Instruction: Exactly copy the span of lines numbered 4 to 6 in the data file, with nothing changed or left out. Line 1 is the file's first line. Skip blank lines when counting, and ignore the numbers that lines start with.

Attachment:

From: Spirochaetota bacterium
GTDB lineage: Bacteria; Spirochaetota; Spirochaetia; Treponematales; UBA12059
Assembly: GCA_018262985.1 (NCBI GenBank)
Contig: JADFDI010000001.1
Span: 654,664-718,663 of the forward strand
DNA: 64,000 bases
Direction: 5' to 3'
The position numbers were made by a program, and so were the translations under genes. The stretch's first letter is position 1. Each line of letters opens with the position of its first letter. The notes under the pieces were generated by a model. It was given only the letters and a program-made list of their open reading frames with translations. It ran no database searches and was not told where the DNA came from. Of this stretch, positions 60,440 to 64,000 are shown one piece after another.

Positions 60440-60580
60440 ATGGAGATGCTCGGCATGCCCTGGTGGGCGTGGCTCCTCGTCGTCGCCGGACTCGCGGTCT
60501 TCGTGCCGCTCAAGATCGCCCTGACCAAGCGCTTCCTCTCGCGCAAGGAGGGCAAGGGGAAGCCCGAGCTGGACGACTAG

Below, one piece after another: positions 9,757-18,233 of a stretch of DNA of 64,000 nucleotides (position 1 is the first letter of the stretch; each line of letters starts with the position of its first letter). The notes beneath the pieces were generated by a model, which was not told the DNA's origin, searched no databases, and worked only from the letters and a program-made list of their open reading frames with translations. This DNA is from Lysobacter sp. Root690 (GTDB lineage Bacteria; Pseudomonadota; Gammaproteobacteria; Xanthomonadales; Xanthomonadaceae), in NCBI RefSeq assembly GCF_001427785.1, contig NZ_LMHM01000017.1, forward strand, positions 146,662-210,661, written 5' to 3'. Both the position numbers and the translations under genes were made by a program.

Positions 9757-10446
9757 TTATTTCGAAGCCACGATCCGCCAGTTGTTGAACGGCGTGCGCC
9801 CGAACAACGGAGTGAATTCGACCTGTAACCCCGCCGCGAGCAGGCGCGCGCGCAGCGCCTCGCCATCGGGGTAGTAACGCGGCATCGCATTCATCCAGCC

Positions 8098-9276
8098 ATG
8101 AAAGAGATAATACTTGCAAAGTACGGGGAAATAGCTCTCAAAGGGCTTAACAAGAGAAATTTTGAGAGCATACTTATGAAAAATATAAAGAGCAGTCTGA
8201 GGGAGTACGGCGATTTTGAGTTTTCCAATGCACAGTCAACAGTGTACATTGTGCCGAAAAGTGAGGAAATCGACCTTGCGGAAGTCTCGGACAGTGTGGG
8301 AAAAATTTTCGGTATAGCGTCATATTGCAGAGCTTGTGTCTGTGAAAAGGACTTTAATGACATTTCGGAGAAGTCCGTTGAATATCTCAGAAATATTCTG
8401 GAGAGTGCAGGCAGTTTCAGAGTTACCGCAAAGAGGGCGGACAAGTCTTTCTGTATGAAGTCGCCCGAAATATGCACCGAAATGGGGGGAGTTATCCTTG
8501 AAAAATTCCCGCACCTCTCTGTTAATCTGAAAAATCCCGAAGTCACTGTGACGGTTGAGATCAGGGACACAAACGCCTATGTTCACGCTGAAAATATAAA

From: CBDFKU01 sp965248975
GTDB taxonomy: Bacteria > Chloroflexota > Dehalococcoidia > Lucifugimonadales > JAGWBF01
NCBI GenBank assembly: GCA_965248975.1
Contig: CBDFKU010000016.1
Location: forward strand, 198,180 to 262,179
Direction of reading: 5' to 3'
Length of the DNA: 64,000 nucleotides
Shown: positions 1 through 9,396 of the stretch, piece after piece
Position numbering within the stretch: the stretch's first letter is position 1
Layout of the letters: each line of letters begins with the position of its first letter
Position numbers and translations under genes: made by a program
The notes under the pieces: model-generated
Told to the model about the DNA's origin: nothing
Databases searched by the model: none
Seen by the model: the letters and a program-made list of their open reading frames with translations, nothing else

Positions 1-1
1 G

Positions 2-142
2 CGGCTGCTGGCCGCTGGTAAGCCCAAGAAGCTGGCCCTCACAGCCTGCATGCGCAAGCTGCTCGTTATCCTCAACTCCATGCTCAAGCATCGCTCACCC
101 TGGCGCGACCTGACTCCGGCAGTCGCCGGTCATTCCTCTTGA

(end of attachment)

Contig: JADFDI010000001.1
Span: 654,664-718,663 of the forward strand
DNA: 64,000 bases